Covid-19 really highlighted the importance of reliable, trustworthy data; people’s lives have depended on decisions that are made with certainty. Similarly, companies rely on their data to make decisions that impact their bottom line, their customer experience, their competitive advantage–virtually every aspect of their business health. In response, Talend has begun rolling out the industry’s first “trust score.” The Data Trust Score delivers an instant assessment of an organization’s data health with complete accuracy based on data quality, data popularity and client- and user-defined ratings. It allows companies to assess the relevance and trustworthiness of their data at first sight.
After all, if your business runs on data, shouldn’t you be able to measure your data’s health across your entire company? And if you are relying on data sets to make critical business decisions, shouldn’t you be able to know without a doubt that you can quantifiable trust it?
Similarly, what would you encourage others to do?
Be sensitive and aware of what’s happening in the world every single day. For my employees, it’s about making sure people are associating the value that we bring with our customer-first approach. It also includes being sensitive to how customer needs have changed and where the world is going. In my opinion, that comes from being open to challenging the norm and bringing the best out of our company through our employees who are encouraged and supported to be their true authentic selves.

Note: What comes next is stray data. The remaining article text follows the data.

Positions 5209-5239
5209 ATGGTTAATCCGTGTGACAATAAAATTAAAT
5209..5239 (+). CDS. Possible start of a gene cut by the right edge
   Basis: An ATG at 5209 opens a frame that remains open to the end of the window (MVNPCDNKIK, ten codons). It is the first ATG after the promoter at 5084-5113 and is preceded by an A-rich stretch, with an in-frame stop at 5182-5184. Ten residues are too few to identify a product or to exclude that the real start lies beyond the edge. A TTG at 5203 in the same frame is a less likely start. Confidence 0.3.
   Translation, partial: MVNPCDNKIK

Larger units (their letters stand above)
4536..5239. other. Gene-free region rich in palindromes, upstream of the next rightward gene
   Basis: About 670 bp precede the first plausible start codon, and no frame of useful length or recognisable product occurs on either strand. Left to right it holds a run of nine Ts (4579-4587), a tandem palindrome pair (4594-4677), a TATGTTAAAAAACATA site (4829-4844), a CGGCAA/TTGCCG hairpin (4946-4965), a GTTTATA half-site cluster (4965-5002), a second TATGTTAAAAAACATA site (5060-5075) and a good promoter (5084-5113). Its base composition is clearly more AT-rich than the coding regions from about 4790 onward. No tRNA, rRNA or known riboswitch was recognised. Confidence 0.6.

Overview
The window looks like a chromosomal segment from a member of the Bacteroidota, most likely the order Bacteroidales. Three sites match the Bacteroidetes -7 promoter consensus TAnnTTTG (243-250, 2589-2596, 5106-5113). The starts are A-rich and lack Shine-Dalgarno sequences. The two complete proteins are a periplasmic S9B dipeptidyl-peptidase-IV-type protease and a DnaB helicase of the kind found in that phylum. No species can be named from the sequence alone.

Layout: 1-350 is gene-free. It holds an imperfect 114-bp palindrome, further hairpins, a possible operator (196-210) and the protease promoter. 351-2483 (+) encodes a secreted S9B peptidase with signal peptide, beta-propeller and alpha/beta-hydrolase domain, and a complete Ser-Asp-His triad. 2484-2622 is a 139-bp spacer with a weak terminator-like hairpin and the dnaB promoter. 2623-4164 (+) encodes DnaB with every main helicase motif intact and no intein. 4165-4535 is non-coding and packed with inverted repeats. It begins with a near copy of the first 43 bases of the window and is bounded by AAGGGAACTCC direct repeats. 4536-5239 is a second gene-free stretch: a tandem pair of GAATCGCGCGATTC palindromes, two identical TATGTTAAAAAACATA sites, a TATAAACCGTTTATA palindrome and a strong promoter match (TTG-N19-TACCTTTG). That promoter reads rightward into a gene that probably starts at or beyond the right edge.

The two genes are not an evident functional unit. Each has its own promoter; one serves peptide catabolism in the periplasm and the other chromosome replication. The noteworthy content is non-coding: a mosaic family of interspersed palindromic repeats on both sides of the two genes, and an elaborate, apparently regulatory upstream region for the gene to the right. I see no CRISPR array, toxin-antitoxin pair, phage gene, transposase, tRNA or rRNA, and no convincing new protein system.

Can you please give us your favorite “Life Lesson Quote”? Can you share how that was relevant to you in your life?
I think it would have to be, “adversity causes some to break, and others to break records.” I grew up on a farm in a rural part of Missouri and the conditions were quite bleak. Survival was a daily struggle for basic essentials like food and water. Without the basic necessities like running water and electricity you quickly learn what it means to fight to survive. What I learned during those tough times is that your situation doesn’t define you, it’s what you decide to do and what you believe is possible that matters.
How can our readers further follow your work?
You can follow me on Twitter: @ChristalBemont or at LinkedIn.